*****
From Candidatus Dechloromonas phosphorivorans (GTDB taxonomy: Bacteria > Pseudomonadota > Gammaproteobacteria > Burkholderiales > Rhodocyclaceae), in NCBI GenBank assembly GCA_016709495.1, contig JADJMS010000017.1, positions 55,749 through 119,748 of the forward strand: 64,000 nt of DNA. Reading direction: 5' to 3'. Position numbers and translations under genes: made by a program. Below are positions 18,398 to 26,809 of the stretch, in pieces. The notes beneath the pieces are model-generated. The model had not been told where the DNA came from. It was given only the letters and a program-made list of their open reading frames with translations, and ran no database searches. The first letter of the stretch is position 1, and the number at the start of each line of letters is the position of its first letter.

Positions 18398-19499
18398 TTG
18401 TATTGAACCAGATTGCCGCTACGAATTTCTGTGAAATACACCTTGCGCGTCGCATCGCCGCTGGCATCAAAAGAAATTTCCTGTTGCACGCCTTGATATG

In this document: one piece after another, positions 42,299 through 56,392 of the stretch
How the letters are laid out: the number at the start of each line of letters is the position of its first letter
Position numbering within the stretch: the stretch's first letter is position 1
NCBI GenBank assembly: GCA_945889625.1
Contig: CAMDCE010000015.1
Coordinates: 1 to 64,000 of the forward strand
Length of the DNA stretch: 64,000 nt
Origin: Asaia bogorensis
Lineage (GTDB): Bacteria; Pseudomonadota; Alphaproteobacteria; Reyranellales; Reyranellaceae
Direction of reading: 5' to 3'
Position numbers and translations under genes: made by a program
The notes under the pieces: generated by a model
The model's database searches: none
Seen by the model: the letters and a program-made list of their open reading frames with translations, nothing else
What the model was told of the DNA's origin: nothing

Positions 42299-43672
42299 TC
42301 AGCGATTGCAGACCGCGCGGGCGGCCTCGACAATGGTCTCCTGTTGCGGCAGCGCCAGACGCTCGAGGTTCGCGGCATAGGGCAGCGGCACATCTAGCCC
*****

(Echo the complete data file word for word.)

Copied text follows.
From Candidatus Dechloromonas phosphorivorans (GTDB taxonomy: Bacteria > Pseudomonadota > Gammaproteobacteria > Burkholderiales > Rhodocyclaceae), in NCBI GenBank assembly GCA_016709495.1, contig JADJMS010000017.1, positions 55,749 through 119,748 of the forward strand: 64,000 nt of DNA. Reading direction: 5' to 3'. Position numbers and translations under genes: made by a program. Below are positions 18,398 to 26,809 of the stretch, in pieces. The notes beneath the pieces are model-generated. The model had not been told where the DNA came from. It was given only the letters and a program-made list of their open reading frames with translations, and ran no database searches. The first letter of the stretch is position 1, and the number at the start of each line of letters is the position of its first letter.

Positions 18398-19499
18398 TTG
18401 TATTGAACCAGATTGCCGCTACGAATTTCTGTGAAATACACCTTGCGCGTCGCATCGCCGCTGGCATCAAAAGAAATTTCCTGTTGCACGCCTTGATATG

In this document: one piece after another, positions 42,299 through 56,392 of the stretch
How the letters are laid out: the number at the start of each line of letters is the position of its first letter
Position numbering within the stretch: the stretch's first letter is position 1
NCBI GenBank assembly: GCA_945889625.1
Contig: CAMDCE010000015.1
Coordinates: 1 to 64,000 of the forward strand
Length of the DNA stretch: 64,000 nt
Origin: Asaia bogorensis
Lineage (GTDB): Bacteria; Pseudomonadota; Alphaproteobacteria; Reyranellales; Reyranellaceae
Direction of reading: 5' to 3'
Position numbers and translations under genes: made by a program
The notes under the pieces: generated by a model
The model's database searches: none
Seen by the model: the letters and a program-made list of their open reading frames with translations, nothing else
What the model was told of the DNA's origin: nothing

Positions 42299-43672
42299 TC
42301 AGCGATTGCAGACCGCGCGGGCGGCCTCGACAATGGTCTCCTGTTGCGGCAGCGCCAGACGCTCGAGGTTCGCGGCATAGGGCAGCGGCACATCTAGCCC